[Viewpoint] Greed behind Kumho’s troublesWith the new year under way, it’s a good time to examine the situation at Kumho Asiana Group.
One question stands out more than others: Who in fact bears more of the responsibility for the company’s current problems, Kumho or the banks?
It is a tough question to answer.
I have no intention of defending Kumho, but I do take issue with the actions of the banks.
They certainly played a role in the current mess, and they are showing no signs of remorse. And we all know that when you don’t take time to reflect, it is easy to repeat the same mistakes.
We are all aware of what Kumho did wrong. The most serious crime that it committed involved greed. It took over Daewoo Engineering and Construction with excessive loans, which ended up choking the company nearly to death.
The deal ended up being a curse, and Kumho is now paying the price.
At the end of last year, the business group began a restructuring process, meaning that the company’s creditor banks began meddling in Kumho’s management. The group’s chairman now has to inject a substantial amount of his private assets into the firm, an unavoidable move that’s necessary to save the business.
The changes afoot were apparent when the group held a kickoff meeting for this year, and all of the company’s executives turned in resignations, waiting for their fates to be decided by others.
The banks, though, are also guilty of greed. They were, in fact, greedier than Kumho.
Let’s go back to what had happened in 2006.
In November of that year, Kumho took over Daewoo Construction for 6.4 trillion won ($5.6 billion). Of that total, Kumho only paid 2.9 trillion won, which amounted to less than half of the purchase price. The rest was funded by financial investors including Shinhan Bank, the Industrial Bank of Korea and Daewoo Securities, a subsidiary of the Korea Development Bank.
Industry insiders said the total price tag of the deal should have been about 4 trillion won, but the final amount rose by more than 50 percent because of two reasons. The first was competition, as six companies made bids to take over Daewoo Construction, raising the price.
The second reason is tied to the financiers.
When there is enough money, it’s always easy to up the ante in a gamble. As the scope of the deal grew, financiers became fearful of possible consequences. So they created safeguards in the form of tight repayment conditions and 9 percent annual compound interest for three years.
If everything fell apart, they could recover their money through put-back options.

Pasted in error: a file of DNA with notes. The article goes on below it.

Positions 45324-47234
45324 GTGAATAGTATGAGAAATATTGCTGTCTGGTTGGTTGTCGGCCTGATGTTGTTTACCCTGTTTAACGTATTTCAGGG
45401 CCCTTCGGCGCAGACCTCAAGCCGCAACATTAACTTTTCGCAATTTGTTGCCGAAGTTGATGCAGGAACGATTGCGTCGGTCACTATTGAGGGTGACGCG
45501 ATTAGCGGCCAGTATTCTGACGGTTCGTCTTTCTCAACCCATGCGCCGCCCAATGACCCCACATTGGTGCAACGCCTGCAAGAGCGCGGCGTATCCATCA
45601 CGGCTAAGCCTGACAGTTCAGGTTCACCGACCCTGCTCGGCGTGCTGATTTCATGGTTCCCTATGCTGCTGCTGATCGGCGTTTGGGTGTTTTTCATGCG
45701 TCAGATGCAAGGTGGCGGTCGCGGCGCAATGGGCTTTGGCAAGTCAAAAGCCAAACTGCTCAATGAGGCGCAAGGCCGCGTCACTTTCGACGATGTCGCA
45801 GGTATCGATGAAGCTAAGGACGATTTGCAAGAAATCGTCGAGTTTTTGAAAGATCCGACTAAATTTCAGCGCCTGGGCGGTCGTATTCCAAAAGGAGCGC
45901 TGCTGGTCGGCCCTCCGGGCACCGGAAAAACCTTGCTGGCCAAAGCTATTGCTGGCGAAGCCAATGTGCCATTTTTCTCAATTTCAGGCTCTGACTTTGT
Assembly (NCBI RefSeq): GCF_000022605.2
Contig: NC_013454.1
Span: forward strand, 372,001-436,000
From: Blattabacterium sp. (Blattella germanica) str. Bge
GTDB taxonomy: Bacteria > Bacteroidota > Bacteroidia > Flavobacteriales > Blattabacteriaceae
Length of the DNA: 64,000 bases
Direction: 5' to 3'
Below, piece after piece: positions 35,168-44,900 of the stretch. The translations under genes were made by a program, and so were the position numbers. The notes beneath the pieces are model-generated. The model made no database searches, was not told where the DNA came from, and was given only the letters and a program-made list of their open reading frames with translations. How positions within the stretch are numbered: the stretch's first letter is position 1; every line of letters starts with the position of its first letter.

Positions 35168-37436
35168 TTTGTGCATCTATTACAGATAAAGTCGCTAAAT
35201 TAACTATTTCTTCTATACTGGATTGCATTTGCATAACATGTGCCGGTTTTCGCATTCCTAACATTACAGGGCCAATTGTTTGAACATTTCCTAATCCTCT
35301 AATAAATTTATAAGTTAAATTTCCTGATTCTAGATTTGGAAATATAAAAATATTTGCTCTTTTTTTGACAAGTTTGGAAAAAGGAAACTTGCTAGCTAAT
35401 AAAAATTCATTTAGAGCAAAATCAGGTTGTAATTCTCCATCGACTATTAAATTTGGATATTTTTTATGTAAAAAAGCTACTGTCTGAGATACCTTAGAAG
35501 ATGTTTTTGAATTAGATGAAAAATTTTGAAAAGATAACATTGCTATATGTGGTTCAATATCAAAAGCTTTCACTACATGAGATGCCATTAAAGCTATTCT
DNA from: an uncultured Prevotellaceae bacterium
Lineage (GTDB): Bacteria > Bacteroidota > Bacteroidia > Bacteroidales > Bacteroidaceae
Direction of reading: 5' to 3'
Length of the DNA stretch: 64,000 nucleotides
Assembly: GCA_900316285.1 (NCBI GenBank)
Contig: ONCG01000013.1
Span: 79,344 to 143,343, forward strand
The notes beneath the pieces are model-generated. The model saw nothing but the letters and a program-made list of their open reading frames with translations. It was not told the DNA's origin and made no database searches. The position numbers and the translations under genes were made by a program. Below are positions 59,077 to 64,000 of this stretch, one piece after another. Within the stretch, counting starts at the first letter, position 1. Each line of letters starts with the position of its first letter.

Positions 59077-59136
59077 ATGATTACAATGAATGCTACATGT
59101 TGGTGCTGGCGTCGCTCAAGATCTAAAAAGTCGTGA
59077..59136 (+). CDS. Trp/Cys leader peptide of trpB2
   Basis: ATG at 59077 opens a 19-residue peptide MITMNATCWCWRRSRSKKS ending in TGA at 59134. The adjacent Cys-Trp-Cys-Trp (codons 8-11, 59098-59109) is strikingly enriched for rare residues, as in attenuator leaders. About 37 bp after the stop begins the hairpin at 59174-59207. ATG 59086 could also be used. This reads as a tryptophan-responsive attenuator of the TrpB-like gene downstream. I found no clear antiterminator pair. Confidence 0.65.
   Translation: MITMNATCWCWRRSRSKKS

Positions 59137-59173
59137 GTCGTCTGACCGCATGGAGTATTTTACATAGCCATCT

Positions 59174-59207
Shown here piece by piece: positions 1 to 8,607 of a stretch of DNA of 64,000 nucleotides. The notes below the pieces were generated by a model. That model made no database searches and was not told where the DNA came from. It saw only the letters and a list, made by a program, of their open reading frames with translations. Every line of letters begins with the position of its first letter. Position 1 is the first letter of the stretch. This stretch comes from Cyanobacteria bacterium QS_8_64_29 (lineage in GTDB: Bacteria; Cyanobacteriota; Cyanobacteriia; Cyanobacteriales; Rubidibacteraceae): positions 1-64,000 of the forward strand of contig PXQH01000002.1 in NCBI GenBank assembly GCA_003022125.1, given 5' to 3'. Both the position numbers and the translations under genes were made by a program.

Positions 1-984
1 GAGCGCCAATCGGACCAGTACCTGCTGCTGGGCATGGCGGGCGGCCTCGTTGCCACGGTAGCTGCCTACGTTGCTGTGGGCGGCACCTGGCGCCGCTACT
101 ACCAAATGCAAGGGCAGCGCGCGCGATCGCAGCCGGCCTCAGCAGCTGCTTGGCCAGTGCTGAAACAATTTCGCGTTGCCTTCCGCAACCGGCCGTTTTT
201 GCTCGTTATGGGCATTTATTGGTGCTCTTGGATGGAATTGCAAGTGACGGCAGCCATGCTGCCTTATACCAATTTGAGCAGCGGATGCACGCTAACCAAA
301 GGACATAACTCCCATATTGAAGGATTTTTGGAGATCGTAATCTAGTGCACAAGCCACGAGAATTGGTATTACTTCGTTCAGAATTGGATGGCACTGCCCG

This is no different from the practices of a loan shark, who gives out a high-interest loan with no questions asked and then harasses the individual’s families and friends for repayment when the borrower fails to pay back the money.
Many experts say it is meaningless to consider the “what ifs” when it comes to economic and business matters. But let’s do it this one time. What if the banks had not financed Kumho three years ago when it looked to take over Daewoo Construction? Kumho would not have been able to buy the company. Even if it had, the price would have been much lower. Of course, Kumho could have found other investors, but it is hard to find financiers when banks are not joining the deal. One financial investor involved said, “I participated because banks did,” adding that “even if something went wrong, I believed that the banks would be able to resolve the situation first.”
When risks are too big, investors - and particularly banks - must take a step back and reassess. If they don’t, public funds will later have to be used. That’s a valuable lesson we learned from the foreign exchange crisis. That’s why we are allowing banks to be extremely strict and rigid with individual customers and small companies.
Let’s think about home-backed loans. They probably have the lowest amount of risk, but a bank only provides up to 60 percent of the home price to prevent real estate speculation. And yet, the banks even consider the borrower’s debt-to-income ratio.
Such fastidiousness, however, disappeared when banks loaned money to Kumho three years ago because of greed. And real people are suffering from the consequences now.
The banks and Kumho were greedy because they had so much money back then. Large banks had huge reserves, and companies had hundreds of trillions of won in assets. Companies had no place to spend the money, and banks had no opportunities to lend.
The only opportunities, they felt, were in the merger and acquisition market.
After Kumho’s takeover of Daewoo Construction and Korea Express, more deals followed, such as Hanwha’s attempted takeover of Daewoo Shipbuilding and Marine Engineering. The price tags of these deals skyrocketed as well.
This year, more companies will be placed on the market. Banks still have no place to invest, and companies again have money. But today I believe that no bank or company would take such risks. If they repeat these practices once again, however, the people will throw rocks at the banks first.
*The writer is the business news editor of the JoongAng Sunday.
Translation by the JoongAng Daily staff.
by Yi Jung-jae
More in Columns
Who’s laughing now?
Fighting Chinese patriotism
The curse of the presidency
You must talk science
[20th Anniversary] A new form of globalism is on the rise